Andrea Higgins isn’t proud of what she did, but she is willing to share her story in hopes that other students won’t make the same mistake: end up with nearly $15,000 in credit card debt.
The Campus Activities Board adviser has shared her personal story of credit card and student loan debt with the It Makes Cents program.
Higgins, like many other students, took out student loans to afford her undergraduate education. Taking out a $7,500 loan, she was sure that she could pay it off relatively quickly. However, one thing Higgins didn’t consider was how much money she was racking up on her credit card.
It wasn’t until after she graduated from her undergraduate program that she realized why she never seemed to have any money — she had severe credit card debt. When Higgins added up her credit card statements and added interest, she owed about $12,000-$15,000.
“I never realized how much debt I had because I only considered one [credit card] statement at a time,” Higgins explains, “To make things worse, I only made minimum payments each month.” Making monthly minimum payments, it would have taken Higgins about 35 years to pay off her debt.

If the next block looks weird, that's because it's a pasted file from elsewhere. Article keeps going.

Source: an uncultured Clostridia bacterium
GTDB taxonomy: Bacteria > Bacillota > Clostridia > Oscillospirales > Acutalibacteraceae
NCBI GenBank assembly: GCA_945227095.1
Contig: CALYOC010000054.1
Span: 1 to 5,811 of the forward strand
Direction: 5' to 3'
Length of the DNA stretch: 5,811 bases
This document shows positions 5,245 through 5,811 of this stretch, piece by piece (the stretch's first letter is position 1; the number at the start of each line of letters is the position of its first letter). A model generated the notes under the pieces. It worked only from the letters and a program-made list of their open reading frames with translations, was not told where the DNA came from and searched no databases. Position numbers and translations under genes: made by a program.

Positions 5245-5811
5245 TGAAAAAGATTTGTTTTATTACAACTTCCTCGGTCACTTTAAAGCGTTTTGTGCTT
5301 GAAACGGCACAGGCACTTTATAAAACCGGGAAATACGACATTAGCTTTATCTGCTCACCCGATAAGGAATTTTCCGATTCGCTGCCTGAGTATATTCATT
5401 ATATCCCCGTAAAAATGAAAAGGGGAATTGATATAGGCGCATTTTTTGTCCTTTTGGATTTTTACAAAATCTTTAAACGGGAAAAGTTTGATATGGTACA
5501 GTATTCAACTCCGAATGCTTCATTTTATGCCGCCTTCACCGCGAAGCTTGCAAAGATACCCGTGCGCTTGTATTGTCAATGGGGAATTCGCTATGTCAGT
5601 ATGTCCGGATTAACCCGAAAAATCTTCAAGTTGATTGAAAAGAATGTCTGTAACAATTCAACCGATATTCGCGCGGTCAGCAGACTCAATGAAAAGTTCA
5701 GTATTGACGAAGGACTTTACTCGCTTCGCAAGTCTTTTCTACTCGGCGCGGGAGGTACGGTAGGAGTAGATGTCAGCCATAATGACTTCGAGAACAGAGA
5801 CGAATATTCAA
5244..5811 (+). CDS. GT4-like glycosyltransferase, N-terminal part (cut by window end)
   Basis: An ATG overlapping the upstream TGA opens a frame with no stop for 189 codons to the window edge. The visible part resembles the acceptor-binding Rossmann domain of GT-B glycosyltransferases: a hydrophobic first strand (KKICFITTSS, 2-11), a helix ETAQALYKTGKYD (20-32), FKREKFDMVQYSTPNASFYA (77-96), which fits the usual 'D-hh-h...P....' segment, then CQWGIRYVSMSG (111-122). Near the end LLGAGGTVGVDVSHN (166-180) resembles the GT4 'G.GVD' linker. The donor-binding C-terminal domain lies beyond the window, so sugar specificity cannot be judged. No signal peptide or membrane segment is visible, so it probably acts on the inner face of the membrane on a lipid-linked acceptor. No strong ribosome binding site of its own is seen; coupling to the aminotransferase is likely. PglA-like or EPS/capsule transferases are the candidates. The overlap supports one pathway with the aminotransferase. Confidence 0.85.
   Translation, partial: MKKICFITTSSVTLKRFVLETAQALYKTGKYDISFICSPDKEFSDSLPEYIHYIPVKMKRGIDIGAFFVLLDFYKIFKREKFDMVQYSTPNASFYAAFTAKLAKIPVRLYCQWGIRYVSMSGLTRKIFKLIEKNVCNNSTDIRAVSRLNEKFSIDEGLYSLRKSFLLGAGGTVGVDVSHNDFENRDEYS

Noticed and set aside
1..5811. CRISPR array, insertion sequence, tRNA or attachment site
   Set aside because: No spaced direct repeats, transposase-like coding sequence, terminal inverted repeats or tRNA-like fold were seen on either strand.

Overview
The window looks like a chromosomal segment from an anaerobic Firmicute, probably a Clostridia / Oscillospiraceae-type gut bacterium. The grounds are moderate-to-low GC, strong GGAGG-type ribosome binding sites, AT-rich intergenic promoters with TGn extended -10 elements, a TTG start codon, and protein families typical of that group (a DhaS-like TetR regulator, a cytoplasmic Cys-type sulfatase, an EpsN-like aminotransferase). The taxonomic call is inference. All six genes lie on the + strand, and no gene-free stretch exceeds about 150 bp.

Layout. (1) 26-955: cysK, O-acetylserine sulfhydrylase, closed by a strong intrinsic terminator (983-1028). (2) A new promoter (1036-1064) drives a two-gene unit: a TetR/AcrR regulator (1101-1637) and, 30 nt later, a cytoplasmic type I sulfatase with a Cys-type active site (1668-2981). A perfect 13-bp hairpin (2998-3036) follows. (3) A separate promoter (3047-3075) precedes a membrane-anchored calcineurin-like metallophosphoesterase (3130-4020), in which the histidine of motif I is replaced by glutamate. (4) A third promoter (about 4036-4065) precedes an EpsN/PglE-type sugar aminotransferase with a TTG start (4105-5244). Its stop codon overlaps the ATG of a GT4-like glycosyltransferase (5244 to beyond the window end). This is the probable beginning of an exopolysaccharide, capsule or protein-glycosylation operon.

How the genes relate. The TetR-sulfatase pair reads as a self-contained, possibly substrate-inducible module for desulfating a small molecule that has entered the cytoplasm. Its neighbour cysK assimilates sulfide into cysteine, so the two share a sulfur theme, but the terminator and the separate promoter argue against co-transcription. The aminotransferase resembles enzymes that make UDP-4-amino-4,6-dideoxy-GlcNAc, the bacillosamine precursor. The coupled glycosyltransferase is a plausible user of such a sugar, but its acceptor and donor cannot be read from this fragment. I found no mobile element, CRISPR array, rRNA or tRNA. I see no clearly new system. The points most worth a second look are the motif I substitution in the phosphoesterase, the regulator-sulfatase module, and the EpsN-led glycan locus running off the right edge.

Luckily, Higgins didn’t have to take out any loans for her graduate degree because her job paid her tuition and room and board. This allowed her to make “a big dent in paying off [her] debt.” However, Higgins ended up getting caught up in overspending again.
“I thought I’d be okay [using credit cards again] because I thought I had learned my lesson and wouldn’t want to dig that much into the hole again,” she says. Instead of working to pay off her current debt, Higgins ended up collecting $5,000-$6,000 more in credit card debt.
Today, 32-year-old Higgins is still paying off debt accumulated during college. “I just finished paying off my student loan,” she says. “I have $0 for the future.”
She doesn’t own a car or a house. The only thing she owns is a couch and some Amish furniture. It might seem hard to believe, but Higgins remains optimistic.
“Growing up, my father always worked for smaller trucking companies and was always working. He would lose his job when the companies closed,” she says. “My mother would take on three jobs to make ends meet. I learned from a young age that there’s always a way to make things work. It might not be the most glamorous way, but where there’s a will there’s a way.”
With the help of It Makes Cents, an on-campus financial literacy program, and Jeff Kerkman from Informational Technology Services, http://www2.uwlax.edu/It-Makes-Cents/IMC!-Home/ or stop by 2103 Centennial Hall.